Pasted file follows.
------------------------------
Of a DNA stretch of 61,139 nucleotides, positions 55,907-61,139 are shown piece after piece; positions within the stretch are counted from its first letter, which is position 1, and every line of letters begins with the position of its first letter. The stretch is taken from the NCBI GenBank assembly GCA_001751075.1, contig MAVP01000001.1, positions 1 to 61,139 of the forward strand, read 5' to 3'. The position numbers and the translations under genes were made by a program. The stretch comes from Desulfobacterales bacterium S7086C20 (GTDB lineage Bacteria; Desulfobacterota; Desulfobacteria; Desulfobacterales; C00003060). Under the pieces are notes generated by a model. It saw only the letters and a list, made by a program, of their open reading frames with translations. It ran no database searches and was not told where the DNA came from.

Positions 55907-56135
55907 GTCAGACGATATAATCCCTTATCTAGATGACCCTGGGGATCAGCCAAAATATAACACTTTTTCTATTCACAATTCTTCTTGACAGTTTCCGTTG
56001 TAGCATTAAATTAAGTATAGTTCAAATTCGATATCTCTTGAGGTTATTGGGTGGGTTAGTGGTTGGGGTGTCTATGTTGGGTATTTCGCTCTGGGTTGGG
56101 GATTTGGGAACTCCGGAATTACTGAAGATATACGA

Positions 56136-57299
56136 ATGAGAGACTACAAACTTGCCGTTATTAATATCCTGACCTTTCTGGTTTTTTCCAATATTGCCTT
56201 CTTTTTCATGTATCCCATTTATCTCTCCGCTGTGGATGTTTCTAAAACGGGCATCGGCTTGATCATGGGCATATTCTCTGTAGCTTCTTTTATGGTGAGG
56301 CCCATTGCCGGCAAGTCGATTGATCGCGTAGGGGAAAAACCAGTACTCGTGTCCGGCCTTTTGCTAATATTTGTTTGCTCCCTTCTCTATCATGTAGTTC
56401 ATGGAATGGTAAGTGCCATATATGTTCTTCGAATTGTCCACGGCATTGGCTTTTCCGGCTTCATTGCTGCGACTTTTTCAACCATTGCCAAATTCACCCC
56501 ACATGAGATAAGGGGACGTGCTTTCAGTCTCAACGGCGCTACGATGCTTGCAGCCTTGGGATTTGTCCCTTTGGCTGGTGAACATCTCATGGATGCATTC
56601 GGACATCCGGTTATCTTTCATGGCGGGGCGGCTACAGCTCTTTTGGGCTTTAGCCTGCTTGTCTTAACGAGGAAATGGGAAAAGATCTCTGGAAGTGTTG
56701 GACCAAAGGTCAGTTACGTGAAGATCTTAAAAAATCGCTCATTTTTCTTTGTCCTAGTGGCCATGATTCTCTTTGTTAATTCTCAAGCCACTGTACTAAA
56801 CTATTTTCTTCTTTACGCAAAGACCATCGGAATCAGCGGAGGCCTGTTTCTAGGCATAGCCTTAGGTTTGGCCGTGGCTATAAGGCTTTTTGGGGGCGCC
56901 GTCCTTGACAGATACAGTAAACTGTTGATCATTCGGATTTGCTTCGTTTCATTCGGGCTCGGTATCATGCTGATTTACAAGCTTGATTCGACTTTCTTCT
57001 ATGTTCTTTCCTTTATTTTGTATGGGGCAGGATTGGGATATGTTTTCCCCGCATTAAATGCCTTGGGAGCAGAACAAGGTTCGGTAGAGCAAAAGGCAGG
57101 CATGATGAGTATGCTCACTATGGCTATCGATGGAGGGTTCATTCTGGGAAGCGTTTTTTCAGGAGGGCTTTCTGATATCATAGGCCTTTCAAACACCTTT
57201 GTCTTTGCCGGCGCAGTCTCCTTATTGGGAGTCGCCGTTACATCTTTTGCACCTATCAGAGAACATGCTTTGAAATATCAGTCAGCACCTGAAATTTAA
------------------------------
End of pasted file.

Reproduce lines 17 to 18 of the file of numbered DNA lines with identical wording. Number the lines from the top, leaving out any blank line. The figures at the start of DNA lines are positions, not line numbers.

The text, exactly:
57101 CATGATGAGTATGCTCACTATGGCTATCGATGGAGGGTTCATTCTGGGAAGCGTTTTTTCAGGAGGGCTTTCTGATATCATAGGCCTTTCAAACACCTTT
57201 GTCTTTGCCGGCGCAGTCTCCTTATTGGGAGTCGCCGTTACATCTTTTGCACCTATCAGAGAACATGCTTTGAAATATCAGTCAGCACCTGAAATTTAA